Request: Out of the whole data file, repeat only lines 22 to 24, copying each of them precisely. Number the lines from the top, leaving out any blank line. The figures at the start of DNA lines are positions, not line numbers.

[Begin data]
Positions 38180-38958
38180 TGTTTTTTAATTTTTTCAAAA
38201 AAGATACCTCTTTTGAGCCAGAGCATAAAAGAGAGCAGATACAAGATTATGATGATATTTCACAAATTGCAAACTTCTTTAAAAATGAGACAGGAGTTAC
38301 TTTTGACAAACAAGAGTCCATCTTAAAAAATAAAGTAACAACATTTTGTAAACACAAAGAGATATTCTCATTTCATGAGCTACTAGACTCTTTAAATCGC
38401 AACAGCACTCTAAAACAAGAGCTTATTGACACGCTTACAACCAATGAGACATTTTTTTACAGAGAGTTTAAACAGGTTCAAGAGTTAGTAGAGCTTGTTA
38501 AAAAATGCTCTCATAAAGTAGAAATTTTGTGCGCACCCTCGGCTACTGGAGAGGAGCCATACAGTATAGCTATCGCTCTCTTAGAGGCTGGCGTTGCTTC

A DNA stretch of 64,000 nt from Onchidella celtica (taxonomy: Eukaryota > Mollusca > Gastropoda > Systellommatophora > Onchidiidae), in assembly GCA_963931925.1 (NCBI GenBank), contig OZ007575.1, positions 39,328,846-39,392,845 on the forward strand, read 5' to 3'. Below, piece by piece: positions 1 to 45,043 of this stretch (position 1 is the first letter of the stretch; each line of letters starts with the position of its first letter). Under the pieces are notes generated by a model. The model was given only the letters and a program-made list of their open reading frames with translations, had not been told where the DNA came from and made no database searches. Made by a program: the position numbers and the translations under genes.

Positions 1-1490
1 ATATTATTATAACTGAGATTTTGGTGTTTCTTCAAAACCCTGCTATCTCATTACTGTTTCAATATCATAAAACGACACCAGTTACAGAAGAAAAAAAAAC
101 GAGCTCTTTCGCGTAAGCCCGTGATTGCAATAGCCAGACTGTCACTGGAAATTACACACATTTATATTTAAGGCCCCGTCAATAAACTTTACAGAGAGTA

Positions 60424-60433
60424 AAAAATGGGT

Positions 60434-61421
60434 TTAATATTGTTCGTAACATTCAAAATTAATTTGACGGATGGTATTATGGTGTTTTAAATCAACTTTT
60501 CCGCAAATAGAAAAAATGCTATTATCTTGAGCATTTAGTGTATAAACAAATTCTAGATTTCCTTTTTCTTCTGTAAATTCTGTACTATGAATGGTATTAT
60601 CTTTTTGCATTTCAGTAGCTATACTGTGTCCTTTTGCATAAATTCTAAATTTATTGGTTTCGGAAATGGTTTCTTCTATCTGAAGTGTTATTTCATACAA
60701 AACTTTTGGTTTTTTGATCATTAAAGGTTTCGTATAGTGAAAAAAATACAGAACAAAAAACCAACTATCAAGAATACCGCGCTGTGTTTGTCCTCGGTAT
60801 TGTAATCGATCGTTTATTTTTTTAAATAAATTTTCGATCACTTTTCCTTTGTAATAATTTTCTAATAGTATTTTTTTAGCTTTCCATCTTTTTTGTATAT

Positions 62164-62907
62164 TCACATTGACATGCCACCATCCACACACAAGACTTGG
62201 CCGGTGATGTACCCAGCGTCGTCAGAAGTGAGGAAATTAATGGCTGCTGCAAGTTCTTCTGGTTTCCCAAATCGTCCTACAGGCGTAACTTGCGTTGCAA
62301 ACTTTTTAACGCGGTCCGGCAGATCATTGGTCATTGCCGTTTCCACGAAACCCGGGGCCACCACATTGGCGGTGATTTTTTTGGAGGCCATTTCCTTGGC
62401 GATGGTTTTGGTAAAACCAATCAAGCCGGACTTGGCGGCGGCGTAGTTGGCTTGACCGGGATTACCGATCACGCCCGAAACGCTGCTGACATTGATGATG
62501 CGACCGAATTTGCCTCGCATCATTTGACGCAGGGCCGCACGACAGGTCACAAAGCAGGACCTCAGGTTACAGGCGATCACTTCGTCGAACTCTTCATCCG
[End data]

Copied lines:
62301 ACTTTTTAACGCGGTCCGGCAGATCATTGGTCATTGCCGTTTCCACGAAACCCGGGGCCACCACATTGGCGGTGATTTTTTTGGAGGCCATTTCCTTGGC
62401 GATGGTTTTGGTAAAACCAATCAAGCCGGACTTGGCGGCGGCGTAGTTGGCTTGACCGGGATTACCGATCACGCCCGAAACGCTGCTGACATTGATGATG
62501 CGACCGAATTTGCCTCGCATCATTTGACGCAGGGCCGCACGACAGGTCACAAAGCAGGACCTCAGGTTACAGGCGATCACTTCGTCGAACTCTTCATCCG